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By Firefighter/EMT Richard Zaykoski
June 1, 2020

The open-air burn ban is in effect. Maryland regulations (COMAR ban open fires from June 1st through August 31st each year. The burn ban includes Baltimore City and the counties of Anne Arundel, Baltimore, Calvert, Carroll, Cecil, Charles, Frederick, Harford, Howard, Montgomery, and Prince George's. The annual ban, which first went into effect in June of 1995, is designed to reduce the high ozone levels that affect the region during the summer months, allowing for better air quality. The ban is not related to rainfall.

Open-air burning is defined as a fire where any material is burned in the open or in a receptacle other than a furnace, incinerator, or other equipment connected to a stack or chimney.

Hazardous items, such as tires, plastics, aerosol cans, and oil, are never allowed to be burned.

There are special exceptions to the ban for agricultural operations and open fires for recreational purposes such as campfires and cooking of food, including the use of barbeques and gas grills.

Recreational Burns: Campfire burn area should be no greater than 3' x 3' (9 square feet) and should be contained by a non-flammable barrier, such as rocks or concrete. If cooking food, use a non-flammable grate over the burn area. Someone should be there to ensure that no fire spread occurs. Fires within 25 feet of any structure will be extinguished!

Agricultural Operations: Make sure that natural debris being burned is in a manageable pile. Someone should be there to ensure that no fire spread occurs. Fires within 500 yards of one or more occupied buildings or heavily travelled public roadway will be extinguished. No burning of materials that produce dense smoke when burned (ex. tires, roofing, etc.).

If you are going to hold a recreational fire or cook out make sure you follow a few simple rules.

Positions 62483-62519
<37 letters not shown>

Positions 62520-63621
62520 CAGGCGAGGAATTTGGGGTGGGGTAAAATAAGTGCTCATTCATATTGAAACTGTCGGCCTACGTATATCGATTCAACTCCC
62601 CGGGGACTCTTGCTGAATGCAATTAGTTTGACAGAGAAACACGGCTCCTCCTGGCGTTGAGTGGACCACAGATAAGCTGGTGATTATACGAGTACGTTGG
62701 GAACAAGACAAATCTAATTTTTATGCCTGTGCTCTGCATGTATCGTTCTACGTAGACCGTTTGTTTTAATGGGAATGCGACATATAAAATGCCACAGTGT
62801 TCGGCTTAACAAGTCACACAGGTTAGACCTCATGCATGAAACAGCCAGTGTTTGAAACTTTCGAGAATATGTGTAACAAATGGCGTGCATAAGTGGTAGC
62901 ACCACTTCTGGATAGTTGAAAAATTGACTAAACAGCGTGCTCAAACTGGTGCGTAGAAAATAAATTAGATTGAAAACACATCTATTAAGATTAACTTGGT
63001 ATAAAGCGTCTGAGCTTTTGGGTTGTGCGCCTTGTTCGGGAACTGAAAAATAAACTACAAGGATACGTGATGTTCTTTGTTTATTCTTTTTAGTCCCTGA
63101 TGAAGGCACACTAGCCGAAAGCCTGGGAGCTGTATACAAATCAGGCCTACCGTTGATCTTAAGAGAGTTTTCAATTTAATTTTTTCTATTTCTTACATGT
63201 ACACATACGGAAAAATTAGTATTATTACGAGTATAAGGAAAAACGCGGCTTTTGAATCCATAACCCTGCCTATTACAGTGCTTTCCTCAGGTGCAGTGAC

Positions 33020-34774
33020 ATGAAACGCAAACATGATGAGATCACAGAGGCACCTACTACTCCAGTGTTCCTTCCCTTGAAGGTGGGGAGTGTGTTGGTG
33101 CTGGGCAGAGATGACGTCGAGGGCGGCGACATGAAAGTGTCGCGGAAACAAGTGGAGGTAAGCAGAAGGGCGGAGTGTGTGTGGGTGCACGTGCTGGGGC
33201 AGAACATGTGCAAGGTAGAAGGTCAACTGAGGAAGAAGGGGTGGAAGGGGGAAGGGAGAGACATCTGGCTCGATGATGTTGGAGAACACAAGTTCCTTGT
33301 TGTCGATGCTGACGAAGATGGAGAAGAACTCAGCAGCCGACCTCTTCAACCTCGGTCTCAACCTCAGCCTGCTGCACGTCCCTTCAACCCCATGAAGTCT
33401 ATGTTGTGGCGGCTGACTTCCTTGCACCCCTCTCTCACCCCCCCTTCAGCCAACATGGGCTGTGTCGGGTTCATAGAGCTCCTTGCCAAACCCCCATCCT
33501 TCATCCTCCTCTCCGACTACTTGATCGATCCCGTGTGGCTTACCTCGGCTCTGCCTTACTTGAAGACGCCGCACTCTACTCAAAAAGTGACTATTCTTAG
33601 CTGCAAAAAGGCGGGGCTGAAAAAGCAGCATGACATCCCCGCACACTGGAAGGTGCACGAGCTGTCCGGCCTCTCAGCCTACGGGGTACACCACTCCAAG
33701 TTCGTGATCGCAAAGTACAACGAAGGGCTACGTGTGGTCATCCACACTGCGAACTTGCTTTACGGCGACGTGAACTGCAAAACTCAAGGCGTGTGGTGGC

•Have a safe distance between your recreational fire and your home or nearby woodland.

•Don’t burn on windy days.

•Have hand tools and a ready water supply (a garden hose or a few buckets of water nearby) on site in case the fire were to escape its contained area.

•Never leave the fire unattended.

•Clear the area around the site for a minimum of ten feet.

•Never use gasoline! Gasoline fumes can ignite and cause serious injury and possible death.

•When you are done cooking, dispose of your coals by completely soaking them with water and then placing them in a metal container away from your home. Several times last year, fire departments were called to house fires started by improperly disposed of barbecue materials.

•When the party is over, take the time to completely soak the fire with water to ensure it is out.

Any unattended fire WILL BE extinguished, even if they meet the special exceptions rule!!!!

If smoke is a nuisance, the fire will be extinguished!!!!

If we are called, we will ask you to extinguish the fire or we will extinguish it for you if your fire does not meet the special exceptions rules, per the Maryland Regulation (COMAR The Hampstead Police Department, Carroll County Sheriff's Office, or the State Fire Marshal's Office will be called if you refuse to comply with the regulation.

Add a Comment Add a Comment 1 Comment(s)

Brenda Smith July 17, 2020 at 9:08 AM
I have neighbors that burn in a burn barrel all hours of the day and night. I've called my local Fire Department on several occasions due to the smoke and smell. Depending on who responds I get different answers. I live in Calvert County. Does the burn ban include burn barrels? If so who can I call to complain? My local Fire Department won't do anything. Thank you.

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